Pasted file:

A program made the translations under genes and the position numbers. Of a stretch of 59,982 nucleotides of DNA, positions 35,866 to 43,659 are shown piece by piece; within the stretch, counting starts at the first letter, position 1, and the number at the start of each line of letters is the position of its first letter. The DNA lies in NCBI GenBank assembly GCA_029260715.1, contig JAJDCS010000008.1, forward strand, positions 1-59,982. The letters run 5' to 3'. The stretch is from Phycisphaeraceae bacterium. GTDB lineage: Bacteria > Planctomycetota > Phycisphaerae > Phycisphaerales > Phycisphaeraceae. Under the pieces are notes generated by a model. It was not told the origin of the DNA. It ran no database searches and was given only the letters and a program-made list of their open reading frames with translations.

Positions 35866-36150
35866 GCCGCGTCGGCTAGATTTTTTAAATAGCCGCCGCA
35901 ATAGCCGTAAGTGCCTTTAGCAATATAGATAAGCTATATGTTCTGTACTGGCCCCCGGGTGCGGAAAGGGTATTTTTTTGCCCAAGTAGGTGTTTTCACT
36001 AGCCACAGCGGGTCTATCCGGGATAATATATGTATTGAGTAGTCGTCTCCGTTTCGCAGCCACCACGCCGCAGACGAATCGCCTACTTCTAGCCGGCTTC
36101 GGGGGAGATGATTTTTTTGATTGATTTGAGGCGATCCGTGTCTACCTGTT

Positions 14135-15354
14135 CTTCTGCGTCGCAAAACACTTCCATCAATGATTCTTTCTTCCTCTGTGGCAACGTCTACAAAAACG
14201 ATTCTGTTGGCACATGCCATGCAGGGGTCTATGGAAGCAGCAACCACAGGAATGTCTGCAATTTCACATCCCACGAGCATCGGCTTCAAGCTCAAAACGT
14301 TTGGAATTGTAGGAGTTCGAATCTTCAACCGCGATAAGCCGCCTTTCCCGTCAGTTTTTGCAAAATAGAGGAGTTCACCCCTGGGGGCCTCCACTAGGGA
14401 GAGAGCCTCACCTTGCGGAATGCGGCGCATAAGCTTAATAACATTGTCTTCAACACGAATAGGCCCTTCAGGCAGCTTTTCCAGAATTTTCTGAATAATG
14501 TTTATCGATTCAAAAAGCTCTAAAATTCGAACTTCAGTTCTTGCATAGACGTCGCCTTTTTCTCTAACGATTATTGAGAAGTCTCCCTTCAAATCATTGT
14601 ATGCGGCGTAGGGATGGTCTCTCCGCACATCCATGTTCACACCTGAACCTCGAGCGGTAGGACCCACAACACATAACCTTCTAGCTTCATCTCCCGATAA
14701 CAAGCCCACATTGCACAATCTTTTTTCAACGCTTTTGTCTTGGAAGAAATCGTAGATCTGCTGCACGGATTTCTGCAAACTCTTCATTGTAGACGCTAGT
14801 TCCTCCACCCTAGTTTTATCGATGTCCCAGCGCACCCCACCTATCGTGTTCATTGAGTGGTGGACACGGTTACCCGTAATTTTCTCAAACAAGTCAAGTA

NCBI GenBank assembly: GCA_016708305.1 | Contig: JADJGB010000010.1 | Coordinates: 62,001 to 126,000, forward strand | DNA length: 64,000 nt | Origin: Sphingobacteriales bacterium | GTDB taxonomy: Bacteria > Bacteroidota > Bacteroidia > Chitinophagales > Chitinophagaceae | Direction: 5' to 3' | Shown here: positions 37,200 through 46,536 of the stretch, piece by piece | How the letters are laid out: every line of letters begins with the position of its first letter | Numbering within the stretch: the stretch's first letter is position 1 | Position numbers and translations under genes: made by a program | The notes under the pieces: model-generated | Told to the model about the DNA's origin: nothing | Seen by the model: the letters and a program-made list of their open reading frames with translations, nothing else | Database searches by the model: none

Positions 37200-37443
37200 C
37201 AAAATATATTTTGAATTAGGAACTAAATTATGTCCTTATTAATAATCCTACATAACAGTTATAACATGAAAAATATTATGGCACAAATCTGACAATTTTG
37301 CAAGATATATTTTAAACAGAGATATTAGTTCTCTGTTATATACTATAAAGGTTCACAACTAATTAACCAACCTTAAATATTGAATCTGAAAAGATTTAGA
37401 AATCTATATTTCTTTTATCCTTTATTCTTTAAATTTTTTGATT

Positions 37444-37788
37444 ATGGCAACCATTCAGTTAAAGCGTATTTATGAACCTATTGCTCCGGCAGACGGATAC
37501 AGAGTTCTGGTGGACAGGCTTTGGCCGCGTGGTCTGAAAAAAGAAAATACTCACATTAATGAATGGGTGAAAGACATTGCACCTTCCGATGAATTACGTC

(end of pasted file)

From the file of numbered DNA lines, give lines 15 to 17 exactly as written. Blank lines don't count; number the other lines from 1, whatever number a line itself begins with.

14801 TCCTCCACCCTAGTTTTATCGATGTCCCAGCGCACCCCACCTATCGTGTTCATTGAGTGGTGGACACGGTTACCCGTAATTTTCTCAAACAAGTCAAGTA

NCBI GenBank assembly: GCA_016708305.1 | Contig: JADJGB010000010.1 | Coordinates: 62,001 to 126,000, forward strand | DNA length: 64,000 nt | Origin: Sphingobacteriales bacterium | GTDB taxonomy: Bacteria > Bacteroidota > Bacteroidia > Chitinophagales > Chitinophagaceae | Direction: 5' to 3' | Shown here: positions 37,200 through 46,536 of the stretch, piece by piece | How the letters are laid out: every line of letters begins with the position of its first letter | Numbering within the stretch: the stretch's first letter is position 1 | Position numbers and translations under genes: made by a program | The notes under the pieces: model-generated | Told to the model about the DNA's origin: nothing | Seen by the model: the letters and a program-made list of their open reading frames with translations, nothing else | Database searches by the model: none

Positions 37200-37443